Why You Might Have the Wrong Love Languages

Are some love languages better indicators of real love than others?

Photo by Pixabay on Pexels

The effortless languages

We choose our love languages based on what makes us feel loved. They let us readily tell our partners what matters most to us. How could there possibly be a wrong answer? That’s because some love languages require very little effort. Words of affirmation might make you feel loved, but are they really the best indicator that you are loved? No one who reads this (unless God forbid an 11-year-old stumbles across it) has been spared the pain of being told “I love you,” only to then be treated in a way that proves that wasn’t really the case.

The effortful love languages

What has never lied to you is actions. When somebody goes out of their way to spend time with you, expends effort and hard-earned money to give you gifts, and bends over backwards to do favors for you, you know they really care. Giving gifts does have some exceptions: Sugar daddies might see you as little more than a sex prop, but that’s just because they have enough disposable cash to spend it on people they don’t love. If someone is strapped for cash — that is, if they’re giving up the opportunity to get or do something for themselves because they’re paying for you to have or do it instead — then they’re not going to take it lightly.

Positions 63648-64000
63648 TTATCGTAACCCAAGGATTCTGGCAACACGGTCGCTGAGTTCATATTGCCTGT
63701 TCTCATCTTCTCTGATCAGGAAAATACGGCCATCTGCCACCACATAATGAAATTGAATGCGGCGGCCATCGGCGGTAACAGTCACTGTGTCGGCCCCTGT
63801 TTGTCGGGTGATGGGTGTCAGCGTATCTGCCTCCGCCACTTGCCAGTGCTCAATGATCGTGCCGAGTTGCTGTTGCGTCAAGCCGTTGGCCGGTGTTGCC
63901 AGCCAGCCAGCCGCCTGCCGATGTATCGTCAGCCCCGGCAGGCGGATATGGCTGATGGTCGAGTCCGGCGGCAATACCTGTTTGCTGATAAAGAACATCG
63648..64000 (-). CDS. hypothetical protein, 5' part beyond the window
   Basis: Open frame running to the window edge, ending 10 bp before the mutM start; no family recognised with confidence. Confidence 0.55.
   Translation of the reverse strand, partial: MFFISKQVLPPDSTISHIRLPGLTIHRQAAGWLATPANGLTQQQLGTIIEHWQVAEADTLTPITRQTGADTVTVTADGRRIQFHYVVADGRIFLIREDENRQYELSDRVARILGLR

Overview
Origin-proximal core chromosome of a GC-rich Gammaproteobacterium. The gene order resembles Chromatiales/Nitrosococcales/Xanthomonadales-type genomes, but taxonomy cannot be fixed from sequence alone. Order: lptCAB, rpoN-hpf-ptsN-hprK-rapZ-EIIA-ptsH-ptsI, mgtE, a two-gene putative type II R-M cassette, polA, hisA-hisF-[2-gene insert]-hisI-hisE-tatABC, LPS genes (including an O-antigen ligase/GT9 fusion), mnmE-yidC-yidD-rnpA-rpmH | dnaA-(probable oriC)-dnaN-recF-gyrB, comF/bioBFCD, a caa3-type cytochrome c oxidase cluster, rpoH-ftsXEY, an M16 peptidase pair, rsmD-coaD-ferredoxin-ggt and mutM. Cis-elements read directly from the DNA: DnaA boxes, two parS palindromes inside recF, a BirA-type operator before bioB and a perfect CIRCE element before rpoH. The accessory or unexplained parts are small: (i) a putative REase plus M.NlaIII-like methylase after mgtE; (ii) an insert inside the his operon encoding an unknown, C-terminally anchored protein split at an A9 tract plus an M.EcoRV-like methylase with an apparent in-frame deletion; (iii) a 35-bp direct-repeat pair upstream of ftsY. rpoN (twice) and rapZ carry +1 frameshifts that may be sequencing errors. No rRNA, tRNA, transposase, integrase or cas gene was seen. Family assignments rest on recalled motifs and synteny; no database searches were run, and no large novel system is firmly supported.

Virtue signaling

It seems there might be some virtue signaling in our choice of love language. It’s as if to say, “I don’t need much, just your words and touch are sufficient.” A lot of times that representation doesn’t bear out. But a lot of us actually feel that way, and that’s exactly how things should be. It’s not that we need a person to do this or that for us to love them. It’s that a person demonstrating real effort lets us know they truly care for us. Isn’t that the ultimate point of the love languages to begin with?

In conclusion

There are no wrong ways to feel loved. There are, however, ways of communicating love that are easier to fake than others, and in this world of fickle and opportunistic people, it’s always good to look at the love languages that are the hardest to feign.

I put the “me” in Medium. • Author of “The Ambition Handbook: A Guide for Ambitious Persons” • Instagram: @writeofpassage

Get the Medium app

A button that says 'Download on the App Store', and if clicked it will lead you to the iOS App store
A button that says 'Get it on, Google Play', and if clicked it will lead you to the Google Play store